December 19, 2006

The Muslim faith is not a totalitarian dictatorship

I realise that this is old news if one is judging news simply by date. However, this is, in all its uglyness, still topical. No, let me rephrase this: This is still topical BECAUSE of its uglyness.

On October 31, in the town of Erfurt, the 73 year old Lutheran vicar Roland Weisselberg set himself on fire in the monastery where Martin Luther took his monastic vows in 1505. It was a public holiday, Reformationstag, in that German Protestants celebrate the Reformation. Weisselberg later died of his injuries.

In a farewell letter to his wife the vicar wrote that he was doing what he did to warn against the danger of the Islamisation of Europe.

During the past four years the vicar had frequently expressed his concern about the expansion of Islam, urging the Lutheran Church to take a principled stance regarding this issue.

The online edition of the newsmagazine DER SPIEGEL talked to Axel Noack, the Lutheran Bishop of Saxony. This is an excerpt. The original is German, the translation is, as usual, by me:
SPIEGEL ONLINE: Die letzten Worte von Pfarrer Weisselberg sollen "Jesus und Oskar" gewesen sein, in Anspielung an den Amtsbruder Oskar Brüsewitz. Der verbrannte sich 1976 aus Protest gegen das DDR-Regime - und aus Protest dagegen, dass er in seinem Kampf gegen den Kommunismus nicht genügend Unterstützung in der Kirche erfuhr. Ist die Kirche zu lax, wenn es darum geht, Widerstand gegen menschenverachtende politische oder religiöse Ideologien zu leisten?

Noack: Brüsewitz und Weisselberg kann man nicht vergleichen. Brüsewitz war während der Herrschaft des Kommunismus Verfolgter. Herr Weisselberg war nicht verfolgt. Der Glaube der Muslime ist keine totalitäre Diktatur.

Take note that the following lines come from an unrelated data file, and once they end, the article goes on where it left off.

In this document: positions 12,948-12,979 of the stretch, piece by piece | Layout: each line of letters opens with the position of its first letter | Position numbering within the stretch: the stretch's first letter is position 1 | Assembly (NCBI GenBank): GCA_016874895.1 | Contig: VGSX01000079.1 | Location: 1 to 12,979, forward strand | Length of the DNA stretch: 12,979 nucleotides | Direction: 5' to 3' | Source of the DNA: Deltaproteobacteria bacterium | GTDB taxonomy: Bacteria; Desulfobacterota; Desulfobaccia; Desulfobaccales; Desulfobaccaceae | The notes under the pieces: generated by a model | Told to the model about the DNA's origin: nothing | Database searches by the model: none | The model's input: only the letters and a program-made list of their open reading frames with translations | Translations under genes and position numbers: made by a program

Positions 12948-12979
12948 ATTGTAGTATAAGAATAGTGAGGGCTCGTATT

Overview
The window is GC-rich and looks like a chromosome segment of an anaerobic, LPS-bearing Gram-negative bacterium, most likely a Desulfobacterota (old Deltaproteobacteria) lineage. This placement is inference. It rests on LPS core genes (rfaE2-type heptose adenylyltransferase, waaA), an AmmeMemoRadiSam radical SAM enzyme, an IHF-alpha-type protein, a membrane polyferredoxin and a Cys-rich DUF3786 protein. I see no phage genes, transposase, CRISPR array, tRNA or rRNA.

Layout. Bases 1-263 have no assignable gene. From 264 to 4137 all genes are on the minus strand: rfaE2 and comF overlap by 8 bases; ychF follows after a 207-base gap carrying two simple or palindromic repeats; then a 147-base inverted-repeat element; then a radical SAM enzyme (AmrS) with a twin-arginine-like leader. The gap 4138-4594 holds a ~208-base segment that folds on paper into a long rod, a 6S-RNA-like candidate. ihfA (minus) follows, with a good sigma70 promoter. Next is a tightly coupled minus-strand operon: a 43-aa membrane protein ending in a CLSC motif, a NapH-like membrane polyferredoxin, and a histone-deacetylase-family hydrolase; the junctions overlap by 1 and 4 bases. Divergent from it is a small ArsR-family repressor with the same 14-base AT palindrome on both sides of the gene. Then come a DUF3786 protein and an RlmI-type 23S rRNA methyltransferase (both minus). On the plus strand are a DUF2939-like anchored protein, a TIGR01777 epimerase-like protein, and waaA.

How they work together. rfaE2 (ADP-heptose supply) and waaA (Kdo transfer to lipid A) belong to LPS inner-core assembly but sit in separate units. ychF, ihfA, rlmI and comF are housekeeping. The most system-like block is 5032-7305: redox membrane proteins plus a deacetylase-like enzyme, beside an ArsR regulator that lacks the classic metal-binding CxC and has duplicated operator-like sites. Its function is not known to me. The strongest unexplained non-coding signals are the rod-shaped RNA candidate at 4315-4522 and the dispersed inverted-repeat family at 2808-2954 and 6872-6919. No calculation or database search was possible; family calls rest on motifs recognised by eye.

SPIEGEL ONLINE: Wird der Islam von der Kirche nicht als konkurrierende Religion gesehen, die das Christentum bedroht?

Noack: Natürlich ist es eine konkurrierende Religion. Wir haben als Christen ja auch einen klaren Wahrheitsanspruch. Doch gleichzeitig gilt es, tolerant zu sein. Tolerieren kann ich jedoch nur, was ich für falsch halte, sonst wäre es keine Toleranz. Wir wollen andere überzeugen, doch niemals mit Gewalt. Auch nicht mit Gewalt gegen den eigenen Körper.

SPIEGEL ONLINE: Sie verurteilen die Tat Weisselbergs?

Noack: Die Tat Weisselbergs verurteile ich, den Menschen Roland Weisselberg dagegen nicht. Wir müssen uns fragen, warum es niemand gab, an den er sich hätte wenden können.

SPIEGEL ONLINE: Der Pfarrer Dietrich Bonhoeffer wurde wegen der Unterstützung der Widerständler des 20. Juli 1944 von den Nazis hingerichtet. Ist diese Tradition der Standfestigkeit heute im Denken und Handeln der Kirche stark genug präsent? Hat sie Widerstandspotential?

Noack: Bonhoeffer ist in der Kirche umstritten. Er kann nicht für jedermann als Vorbild dienen, denn die meisten Menschen haben nicht das Zeug zum Helden. Die Forderung, man müsse Bonhoeffer nachfolgen, ist eine Überforderung. Wer zu gut von den Menschen denkt und zuviel verlangt, wird grausam gegen sie. Die Haltung "Wehret den Anfängen" muss allerdings ganz entschieden gegen Gewalt und Terrorismus eingenommen werden. Andererseits darf man auch nicht vergessen: Der Krieg im Irak war der Popularität westlicher Werte nicht zuträglich.

SPIEGEL ONLINE: Vicar Weisselberg's last words are said to have been "Jesus und Oskar", refering to his colleague Oskar Brüsewitz, who set himself on fire in 1976, protesting against the GDR-regime -- and to protest the fact that he didn't get enough support from the church in his fight against Communism. Is the church too lenient when it comes to resist inhuman political and religious ideologies?